Debra J. Saunders
Al Gore has made his share of verbal gaffes. In 1993, he needed a curator to identify the bust of George Washington when he visited Monticello. The following year, he mistranslated "e pluribus unum," as "out of one, many." Just this week, Gore had to ask for help coming up with the word for "mammogram." Big deal. You haven't read about those gaffes in this column because those miscues don't say anything about Gore, other than that he is human. Follow any man around with a microphone long enough and he's going to make his share of gaffes. Why then has there been so much coverage of George W. Bush's malaprops? Figure part of the reason is that Bush makes more verbal mistakes than Gore. Gail Sheehy, in the current "Vanity Fair," opines that Bush is dyslexic. Bush says that supposition is "foolish" and "fiction," and he probably knows himself better than Sheehy. Nonetheless, Sheehy makes a case for her argument. She also goes out of her way to make the point that if he is dyslexic, that does not mean that he is not intelligent. That's more than many wags can say, as they sneer at Bush's malaprops. Calling Dubya dumb seems to be a national Democratic pastime. I receive e-mails every week from people, many of them not the most articulate beings on the planet themselves, who nonetheless describe the Texas governor as a veritable dimwit. Or as MSNBC's Brian Williams put it to Bush this week, "How is it that somehow someone has taken the label 'lightweight' and pressed it on your chest?" Again, Bush has to take some of the blame for his middling reputation in the smarts department. Bush frequently talks about his distaste for introspection. He is not a prolific reader of literature or weighty government reports. Also, Bush League got too cute on the debate debate. It's not that the debate commission is sacrosanct -- Team Bush had a right to challenge its choices. The problem is his campaign ended up looking as if Bush is afraid to debate Gore. This only made Gore seem more formidable and Bush appear less sure of his abilities. Then there's Bush's pick of Dick Cheney to be his running mate. It's a major mistake that shouts out that Bush really didn't think the decision through as well as he should have. The Cheney choice lacked shrewdness -- and argues in favor of Bush being introspective lest he make similar impolitic choices should he be elected. That said, Bush is not dumb. He's a Yale graduate. The Washington Post checked out the college transcripts of both Gore and Bush and found their grades to be similar -- and the media gush about how brainy Gore is. Bush also is a Harvard MBA graduate. He trained as an F-102 pilot, although stories are more likely to point out that he was a cheerleader at Andover. That resume alone should assure people that Bush has brains. Add that Bush has been elected governor of Texas twice -- no small feat -- and won the GOP presidential nomination. Dumb people do not get this far. At the GOP convention in Philadelphia, Bush demonstrated that he had the gray matter, and the vision, to transform the image of the Republican Party from that of a club for the disgruntled, to that of an organization of hope and inclusion. The media were cynical. It was an uphill climb, yet he made it to the top of the mountain. The Bush record -- in Philly, as a pilot, as a successful campaigner -- won't stop the Dems from trying to turn Son of Bush into Son of Quayle. The White House is at stake. Besides, the left loves to paint the Right as simpleminded. And if they have to be simpleminded to pull it off, well, that's show business.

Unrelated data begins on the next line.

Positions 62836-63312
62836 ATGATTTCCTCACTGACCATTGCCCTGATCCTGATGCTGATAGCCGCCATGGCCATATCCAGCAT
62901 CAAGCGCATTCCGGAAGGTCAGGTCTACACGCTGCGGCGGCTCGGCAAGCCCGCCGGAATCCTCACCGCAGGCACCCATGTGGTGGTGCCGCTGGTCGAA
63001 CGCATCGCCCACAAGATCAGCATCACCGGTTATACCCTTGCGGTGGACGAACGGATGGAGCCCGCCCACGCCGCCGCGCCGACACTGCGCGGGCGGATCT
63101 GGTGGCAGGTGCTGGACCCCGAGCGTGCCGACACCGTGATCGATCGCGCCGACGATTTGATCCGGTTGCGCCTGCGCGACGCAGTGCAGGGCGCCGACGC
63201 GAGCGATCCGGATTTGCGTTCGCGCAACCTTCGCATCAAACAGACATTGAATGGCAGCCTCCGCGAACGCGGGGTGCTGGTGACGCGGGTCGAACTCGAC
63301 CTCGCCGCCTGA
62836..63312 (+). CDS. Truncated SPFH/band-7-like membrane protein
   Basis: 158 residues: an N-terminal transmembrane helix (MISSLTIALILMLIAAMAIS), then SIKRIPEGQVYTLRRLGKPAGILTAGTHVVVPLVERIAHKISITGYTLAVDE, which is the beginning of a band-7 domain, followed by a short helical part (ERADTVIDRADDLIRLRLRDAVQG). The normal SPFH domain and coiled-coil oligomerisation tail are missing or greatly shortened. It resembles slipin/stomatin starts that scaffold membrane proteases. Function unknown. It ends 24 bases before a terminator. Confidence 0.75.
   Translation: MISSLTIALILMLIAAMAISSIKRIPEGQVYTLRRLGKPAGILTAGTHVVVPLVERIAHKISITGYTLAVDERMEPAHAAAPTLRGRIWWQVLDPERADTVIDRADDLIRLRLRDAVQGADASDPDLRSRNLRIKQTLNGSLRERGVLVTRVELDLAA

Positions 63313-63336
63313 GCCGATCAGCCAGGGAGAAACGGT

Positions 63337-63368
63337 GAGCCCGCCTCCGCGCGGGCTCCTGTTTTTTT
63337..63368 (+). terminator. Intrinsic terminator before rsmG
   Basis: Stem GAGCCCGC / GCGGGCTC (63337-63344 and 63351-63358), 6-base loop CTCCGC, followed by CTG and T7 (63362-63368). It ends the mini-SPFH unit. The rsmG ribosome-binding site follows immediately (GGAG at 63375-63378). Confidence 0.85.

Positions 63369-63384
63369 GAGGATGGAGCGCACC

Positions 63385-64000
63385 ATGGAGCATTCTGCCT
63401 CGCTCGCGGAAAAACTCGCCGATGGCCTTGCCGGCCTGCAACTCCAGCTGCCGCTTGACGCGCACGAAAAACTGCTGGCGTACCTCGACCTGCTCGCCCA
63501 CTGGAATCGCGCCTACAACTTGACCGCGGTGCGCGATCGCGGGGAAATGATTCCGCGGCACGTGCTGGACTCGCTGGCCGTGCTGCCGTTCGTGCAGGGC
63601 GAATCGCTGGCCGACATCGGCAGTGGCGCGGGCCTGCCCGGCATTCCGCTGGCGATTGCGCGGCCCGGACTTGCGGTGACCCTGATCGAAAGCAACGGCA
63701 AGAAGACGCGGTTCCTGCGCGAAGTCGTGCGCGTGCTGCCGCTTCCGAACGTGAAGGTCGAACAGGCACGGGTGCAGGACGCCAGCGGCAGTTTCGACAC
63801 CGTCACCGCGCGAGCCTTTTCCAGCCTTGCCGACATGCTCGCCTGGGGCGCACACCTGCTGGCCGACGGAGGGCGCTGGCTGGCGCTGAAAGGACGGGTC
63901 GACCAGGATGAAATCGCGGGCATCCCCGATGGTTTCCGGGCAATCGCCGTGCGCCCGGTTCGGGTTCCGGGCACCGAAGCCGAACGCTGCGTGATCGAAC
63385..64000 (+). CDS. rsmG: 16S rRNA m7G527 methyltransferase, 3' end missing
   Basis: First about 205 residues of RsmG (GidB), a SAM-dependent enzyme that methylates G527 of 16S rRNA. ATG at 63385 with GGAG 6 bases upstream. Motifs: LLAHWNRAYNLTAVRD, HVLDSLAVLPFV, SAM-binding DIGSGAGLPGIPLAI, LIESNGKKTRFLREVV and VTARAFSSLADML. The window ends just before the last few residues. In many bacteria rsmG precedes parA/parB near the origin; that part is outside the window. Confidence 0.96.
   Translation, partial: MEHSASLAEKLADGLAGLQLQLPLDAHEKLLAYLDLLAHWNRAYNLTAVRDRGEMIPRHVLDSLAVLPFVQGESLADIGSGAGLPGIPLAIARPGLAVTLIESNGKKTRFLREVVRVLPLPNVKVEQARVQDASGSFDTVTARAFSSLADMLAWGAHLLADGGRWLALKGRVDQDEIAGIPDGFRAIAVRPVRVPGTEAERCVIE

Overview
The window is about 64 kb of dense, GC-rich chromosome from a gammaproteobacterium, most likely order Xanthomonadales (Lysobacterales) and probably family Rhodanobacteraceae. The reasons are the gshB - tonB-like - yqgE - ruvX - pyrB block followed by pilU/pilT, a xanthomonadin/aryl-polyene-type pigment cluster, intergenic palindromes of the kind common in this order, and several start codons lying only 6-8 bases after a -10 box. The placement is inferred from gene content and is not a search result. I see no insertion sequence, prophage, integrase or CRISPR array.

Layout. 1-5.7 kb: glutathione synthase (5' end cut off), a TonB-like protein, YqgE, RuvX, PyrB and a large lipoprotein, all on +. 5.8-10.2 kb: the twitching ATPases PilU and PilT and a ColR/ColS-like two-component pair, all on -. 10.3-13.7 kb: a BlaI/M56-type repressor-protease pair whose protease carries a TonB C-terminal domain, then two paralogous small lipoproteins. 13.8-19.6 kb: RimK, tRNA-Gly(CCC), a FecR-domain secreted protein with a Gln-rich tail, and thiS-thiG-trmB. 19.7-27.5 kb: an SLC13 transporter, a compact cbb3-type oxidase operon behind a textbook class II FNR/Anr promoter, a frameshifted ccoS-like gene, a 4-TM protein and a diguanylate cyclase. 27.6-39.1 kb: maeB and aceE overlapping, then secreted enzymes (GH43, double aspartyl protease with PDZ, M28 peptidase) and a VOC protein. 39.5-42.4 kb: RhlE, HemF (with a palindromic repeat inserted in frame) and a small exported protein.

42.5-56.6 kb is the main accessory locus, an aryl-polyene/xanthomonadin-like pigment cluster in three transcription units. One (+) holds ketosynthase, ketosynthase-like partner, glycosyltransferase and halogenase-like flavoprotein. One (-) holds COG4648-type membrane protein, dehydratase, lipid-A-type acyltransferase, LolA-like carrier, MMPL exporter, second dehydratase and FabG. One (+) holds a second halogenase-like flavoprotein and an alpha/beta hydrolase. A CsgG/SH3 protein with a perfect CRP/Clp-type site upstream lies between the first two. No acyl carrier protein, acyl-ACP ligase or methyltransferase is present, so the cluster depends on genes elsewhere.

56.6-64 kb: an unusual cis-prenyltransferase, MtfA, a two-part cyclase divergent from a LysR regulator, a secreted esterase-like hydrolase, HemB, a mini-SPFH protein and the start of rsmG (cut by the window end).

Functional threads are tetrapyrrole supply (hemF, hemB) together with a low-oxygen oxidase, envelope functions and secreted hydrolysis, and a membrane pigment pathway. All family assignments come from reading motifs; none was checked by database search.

Debra J. Saunders


 
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